We mentioned this story briefly at the time of his guiltyplea, but his sentencing yesterday gives us the opportunity to revisit it in more depth. From the AP:
A tax lawyer who paid a woman so he could have sex with her two underage daughters was sentenced Thursday and declared a sex offender but wasn’t expected to spend much more time behind bars.
James Colliton pleaded guilty this month to second- and third-degree statutory rape and patronizing a prostitute. He received a sentence of one year on each count, to run concurrently.
But because he has already been jailed for 19 months, Colliton, 43, was eligible for immediate release. His lawyer, Howard Greenberg, said he expected the defendant to be released Thursday.
Oooh boy. What is it about jurists with the surname “Thomas”?
More lurid allegations are being made against Judge Herman Thomas, the Alabama state court judge who allegedly likes to spank male prisoners. From the Mobile Press-Register:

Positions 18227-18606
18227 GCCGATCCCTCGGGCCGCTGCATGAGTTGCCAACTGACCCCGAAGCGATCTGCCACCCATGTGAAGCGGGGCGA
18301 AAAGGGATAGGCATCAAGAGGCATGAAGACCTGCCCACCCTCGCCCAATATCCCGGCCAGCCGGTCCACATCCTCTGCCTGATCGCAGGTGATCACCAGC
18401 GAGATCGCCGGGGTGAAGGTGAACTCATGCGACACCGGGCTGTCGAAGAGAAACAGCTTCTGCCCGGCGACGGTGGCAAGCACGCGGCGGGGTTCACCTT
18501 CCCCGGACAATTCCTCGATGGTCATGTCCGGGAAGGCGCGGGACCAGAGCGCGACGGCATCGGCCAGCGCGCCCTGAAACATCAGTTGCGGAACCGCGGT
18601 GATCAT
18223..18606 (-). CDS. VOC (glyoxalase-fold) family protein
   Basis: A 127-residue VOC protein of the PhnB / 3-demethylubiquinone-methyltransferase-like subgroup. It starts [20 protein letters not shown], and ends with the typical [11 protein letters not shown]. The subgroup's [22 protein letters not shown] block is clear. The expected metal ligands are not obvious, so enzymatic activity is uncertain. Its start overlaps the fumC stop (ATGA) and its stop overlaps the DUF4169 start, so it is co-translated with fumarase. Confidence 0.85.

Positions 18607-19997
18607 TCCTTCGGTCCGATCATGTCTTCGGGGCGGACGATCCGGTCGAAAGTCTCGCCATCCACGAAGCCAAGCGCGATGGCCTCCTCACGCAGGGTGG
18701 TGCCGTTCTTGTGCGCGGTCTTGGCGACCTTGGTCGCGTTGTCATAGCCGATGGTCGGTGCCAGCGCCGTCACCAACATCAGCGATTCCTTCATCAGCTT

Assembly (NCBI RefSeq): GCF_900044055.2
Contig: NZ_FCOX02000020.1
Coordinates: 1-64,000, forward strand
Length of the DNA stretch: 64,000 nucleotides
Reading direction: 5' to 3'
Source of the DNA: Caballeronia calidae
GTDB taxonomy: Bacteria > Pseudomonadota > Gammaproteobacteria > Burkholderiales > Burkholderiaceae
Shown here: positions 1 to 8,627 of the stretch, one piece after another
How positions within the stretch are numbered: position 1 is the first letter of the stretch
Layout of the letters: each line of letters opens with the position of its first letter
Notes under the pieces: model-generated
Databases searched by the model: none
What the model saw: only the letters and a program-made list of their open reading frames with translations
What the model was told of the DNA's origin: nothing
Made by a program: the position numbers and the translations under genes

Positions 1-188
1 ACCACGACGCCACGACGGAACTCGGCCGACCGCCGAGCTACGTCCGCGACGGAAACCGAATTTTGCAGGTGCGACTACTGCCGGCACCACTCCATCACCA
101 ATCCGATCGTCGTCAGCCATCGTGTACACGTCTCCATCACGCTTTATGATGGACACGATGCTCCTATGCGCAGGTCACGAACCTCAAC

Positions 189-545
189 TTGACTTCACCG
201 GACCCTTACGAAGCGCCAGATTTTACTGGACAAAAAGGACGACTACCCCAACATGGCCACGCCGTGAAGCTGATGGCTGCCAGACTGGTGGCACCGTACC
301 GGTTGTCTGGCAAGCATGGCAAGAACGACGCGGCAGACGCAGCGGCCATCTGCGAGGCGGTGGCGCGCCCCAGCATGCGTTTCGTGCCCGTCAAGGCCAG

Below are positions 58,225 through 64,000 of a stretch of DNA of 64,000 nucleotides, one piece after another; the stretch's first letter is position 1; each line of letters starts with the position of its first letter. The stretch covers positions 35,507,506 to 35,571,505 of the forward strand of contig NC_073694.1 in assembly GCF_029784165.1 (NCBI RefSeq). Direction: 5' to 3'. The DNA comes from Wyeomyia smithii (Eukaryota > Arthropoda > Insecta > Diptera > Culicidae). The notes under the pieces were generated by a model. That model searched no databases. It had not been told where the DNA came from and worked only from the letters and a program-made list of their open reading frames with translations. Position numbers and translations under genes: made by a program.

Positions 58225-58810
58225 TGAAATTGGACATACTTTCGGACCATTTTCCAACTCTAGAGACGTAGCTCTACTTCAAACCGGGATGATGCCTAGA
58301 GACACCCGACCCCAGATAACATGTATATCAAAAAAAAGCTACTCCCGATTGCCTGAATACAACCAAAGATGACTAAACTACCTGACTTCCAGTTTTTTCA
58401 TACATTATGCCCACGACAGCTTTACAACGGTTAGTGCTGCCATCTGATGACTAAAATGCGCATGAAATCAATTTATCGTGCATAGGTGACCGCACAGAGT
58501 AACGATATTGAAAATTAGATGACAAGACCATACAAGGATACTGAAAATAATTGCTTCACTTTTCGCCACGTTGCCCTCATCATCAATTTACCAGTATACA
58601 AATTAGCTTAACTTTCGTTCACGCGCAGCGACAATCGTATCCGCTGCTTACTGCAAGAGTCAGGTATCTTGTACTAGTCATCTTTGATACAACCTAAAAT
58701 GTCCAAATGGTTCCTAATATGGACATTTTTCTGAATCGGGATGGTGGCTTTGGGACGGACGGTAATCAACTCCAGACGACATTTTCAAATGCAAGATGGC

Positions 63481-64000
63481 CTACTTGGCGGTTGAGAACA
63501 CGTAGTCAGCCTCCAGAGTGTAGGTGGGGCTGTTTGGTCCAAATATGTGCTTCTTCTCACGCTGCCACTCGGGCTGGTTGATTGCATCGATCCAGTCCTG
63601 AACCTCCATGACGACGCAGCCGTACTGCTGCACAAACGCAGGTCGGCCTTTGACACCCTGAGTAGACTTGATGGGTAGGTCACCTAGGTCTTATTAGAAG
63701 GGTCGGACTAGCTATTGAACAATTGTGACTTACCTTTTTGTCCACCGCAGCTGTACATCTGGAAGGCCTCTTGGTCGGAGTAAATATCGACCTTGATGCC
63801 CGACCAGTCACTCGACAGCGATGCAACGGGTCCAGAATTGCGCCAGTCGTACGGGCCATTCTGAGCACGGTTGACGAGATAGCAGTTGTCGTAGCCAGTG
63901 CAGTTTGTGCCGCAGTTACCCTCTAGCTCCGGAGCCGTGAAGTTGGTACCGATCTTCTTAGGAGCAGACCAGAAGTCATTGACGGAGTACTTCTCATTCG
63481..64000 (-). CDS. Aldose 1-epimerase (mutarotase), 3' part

In affidavits filed in support of Michael Dewayne Anderson’s 2003 federal suit against Mobile County Circuit Judge Herman Thomas, three men made similar accusations about Thomas.
John Richardson said he saw Thomas “constantly” driving up his block to pick up a neighbor. That neighbor, Richardson said, “told me that as long as he plays the sex game with Judge Thomas, he wouldn’t have to worry about staying in jail.”
Nathaniel Agee said Thomas “inflicted burden and humiliation in my life.”
“Herman and I started off going fishing together, hanging out together. He would even drop by my house early some morning(s), and say he wanted to talk.”
Brokeback Pond? Apparently so:
Thomas increased the visits to his home, Agee said, “but when he found out my children were there, he started to become angry because we couldn’t be alone with each other. I tried to explain to Judge Thomas that it was all right to be friends and hang out, but I’m not into sexual relationships with a man.”